PREVIOUS QUESTION:

 

NEXT QUESTION:

 

What biologic drugs are used to treat moderate to severe psoriasis?

ANSWER

Biologic drugs include:

  • Ixekizumab (Taltz) and secukinumab (Cosentyx): These are antibodies that bind to interleukin-17A, a protein that is involved in inflammation.
  • Tumor necrosis factor-alpha blockers, including adalimumab (Humira); adalimumab-atto (Amjevita), a biosimilar to Humira; etanercept (Enbrel); etanercept-szzs (Erelzi), a biosimilar to Enbrel; and infliximab (Remicade). These drugs block a chemical messenger of the immune system called TNF-alpha. People with psoriasis have too much of this substance, which causes inflammation.
  • Ustekinumab (Stelara): This drug blocks cytokines in the body called interleukin-12 and interleukin-23, which are thought to promote the increased growth rate of skin cells and inflammation from psoriasis.

SOURCES:

American Academy of Dermatology. Bhosle, M. , June 2006. FDA. "FDA approves new psoriasis drug Taltz." “FDA approves Amjevita, a biosimilar to Humira. Medscape: "FDA OKs Biologic Guselkumab (Tremfya) for Plaque Psoriasis." National Psoriasis Foundation.




Health and Quality of Life Outcomes

Reviewed by Debra Jaliman on June 25, 2019

SOURCES:

American Academy of Dermatology. Bhosle, M. , June 2006. FDA. "FDA approves new psoriasis drug Taltz." “FDA approves Amjevita, a biosimilar to Humira. Medscape: "FDA OKs Biologic Guselkumab (Tremfya) for Plaque Psoriasis." National Psoriasis Foundation.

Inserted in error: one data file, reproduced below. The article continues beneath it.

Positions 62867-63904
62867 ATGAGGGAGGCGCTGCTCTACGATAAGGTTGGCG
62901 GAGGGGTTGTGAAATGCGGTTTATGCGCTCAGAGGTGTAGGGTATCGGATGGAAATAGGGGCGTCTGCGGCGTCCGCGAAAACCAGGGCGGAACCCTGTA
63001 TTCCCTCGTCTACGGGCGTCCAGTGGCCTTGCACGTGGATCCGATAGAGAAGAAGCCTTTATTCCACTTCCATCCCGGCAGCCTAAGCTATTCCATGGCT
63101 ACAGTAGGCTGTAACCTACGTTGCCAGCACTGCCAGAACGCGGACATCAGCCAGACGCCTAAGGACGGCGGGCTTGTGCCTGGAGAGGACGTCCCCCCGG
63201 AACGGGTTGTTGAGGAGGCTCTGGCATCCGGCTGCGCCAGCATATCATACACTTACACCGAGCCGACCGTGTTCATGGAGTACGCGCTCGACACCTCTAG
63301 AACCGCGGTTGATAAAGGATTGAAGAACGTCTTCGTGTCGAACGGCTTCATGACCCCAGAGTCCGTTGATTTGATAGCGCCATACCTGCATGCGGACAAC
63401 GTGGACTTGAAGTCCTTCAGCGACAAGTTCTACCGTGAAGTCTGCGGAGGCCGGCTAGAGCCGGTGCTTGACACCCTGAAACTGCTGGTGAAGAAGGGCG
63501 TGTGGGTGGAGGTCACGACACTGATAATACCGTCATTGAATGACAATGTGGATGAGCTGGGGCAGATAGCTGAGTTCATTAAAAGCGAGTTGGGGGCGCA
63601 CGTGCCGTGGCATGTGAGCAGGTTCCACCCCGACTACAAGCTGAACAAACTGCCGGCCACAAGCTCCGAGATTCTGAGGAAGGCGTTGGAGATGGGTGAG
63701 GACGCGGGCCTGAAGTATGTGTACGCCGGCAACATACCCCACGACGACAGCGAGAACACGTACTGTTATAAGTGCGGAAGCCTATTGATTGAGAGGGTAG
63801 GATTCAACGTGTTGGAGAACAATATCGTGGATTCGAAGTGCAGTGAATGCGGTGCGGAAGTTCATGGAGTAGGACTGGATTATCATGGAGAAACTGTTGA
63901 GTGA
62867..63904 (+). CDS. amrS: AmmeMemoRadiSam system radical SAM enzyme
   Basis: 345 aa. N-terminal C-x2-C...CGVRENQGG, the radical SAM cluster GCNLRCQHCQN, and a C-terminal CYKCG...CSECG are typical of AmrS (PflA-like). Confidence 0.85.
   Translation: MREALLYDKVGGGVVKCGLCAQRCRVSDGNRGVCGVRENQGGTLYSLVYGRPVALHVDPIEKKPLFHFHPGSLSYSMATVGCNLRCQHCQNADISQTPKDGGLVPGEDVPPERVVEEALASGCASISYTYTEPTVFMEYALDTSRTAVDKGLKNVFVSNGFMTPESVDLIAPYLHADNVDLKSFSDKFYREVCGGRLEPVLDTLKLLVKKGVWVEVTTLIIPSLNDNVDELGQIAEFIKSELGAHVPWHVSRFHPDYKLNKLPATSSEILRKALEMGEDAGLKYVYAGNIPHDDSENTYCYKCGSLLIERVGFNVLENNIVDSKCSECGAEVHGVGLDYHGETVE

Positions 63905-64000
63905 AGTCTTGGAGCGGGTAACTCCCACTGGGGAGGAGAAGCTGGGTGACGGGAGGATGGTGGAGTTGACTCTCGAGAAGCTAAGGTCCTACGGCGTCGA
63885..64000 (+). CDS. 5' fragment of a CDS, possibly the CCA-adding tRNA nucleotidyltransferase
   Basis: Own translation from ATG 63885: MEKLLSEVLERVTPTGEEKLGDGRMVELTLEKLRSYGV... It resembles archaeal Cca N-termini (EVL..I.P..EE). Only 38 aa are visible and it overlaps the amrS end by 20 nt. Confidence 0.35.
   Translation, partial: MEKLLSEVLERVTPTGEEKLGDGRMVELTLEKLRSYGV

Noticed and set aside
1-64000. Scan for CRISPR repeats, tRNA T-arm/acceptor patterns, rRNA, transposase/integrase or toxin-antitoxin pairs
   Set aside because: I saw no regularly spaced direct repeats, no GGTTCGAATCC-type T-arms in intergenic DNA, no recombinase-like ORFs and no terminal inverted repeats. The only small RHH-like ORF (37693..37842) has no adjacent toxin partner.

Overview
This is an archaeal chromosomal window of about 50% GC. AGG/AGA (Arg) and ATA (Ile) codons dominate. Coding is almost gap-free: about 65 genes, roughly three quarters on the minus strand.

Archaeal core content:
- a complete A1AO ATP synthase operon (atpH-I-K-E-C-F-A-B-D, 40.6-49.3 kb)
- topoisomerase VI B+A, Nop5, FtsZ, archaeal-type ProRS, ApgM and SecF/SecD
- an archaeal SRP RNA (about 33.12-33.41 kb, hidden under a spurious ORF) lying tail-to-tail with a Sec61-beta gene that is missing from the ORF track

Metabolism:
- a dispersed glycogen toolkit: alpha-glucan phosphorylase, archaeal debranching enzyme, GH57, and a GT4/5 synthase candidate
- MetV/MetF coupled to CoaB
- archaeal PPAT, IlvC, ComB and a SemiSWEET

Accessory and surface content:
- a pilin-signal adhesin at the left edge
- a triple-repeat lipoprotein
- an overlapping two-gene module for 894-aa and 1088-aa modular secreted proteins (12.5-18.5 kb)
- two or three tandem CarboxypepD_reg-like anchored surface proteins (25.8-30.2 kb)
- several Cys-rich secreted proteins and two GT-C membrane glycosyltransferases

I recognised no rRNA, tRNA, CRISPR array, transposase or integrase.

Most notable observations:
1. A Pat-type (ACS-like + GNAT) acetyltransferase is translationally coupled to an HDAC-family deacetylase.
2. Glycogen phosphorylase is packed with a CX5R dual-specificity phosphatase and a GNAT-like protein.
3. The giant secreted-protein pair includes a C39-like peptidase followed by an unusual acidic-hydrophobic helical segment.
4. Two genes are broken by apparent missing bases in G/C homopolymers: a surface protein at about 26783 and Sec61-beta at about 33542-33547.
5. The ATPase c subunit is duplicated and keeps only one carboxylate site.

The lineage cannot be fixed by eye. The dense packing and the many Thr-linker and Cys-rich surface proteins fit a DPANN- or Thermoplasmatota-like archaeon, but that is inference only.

Health and Quality of Life Outcomes

Reviewed by Debra Jaliman on June 25, 2019

NEXT QUESTION:

What are the side effects of biologic treatments for moderate to severe psoriasis?

WAS THIS ANSWER HELPFUL

THIS TOOL DOES NOT PROVIDE MEDICAL ADVICE. It is intended for general informational purposes only and does not address individual circumstances. It is not a substitute for professional medical advice, diagnosis or treatment and should not be relied on to make decisions about your health. Never ignore professional medical advice in seeking treatment because of something you have read on the WebMD Site. If you think you may have a medical emergency, immediately call your doctor or dial 911.

    This tool does not provide medical advice. See additional information.

    Other Answers On: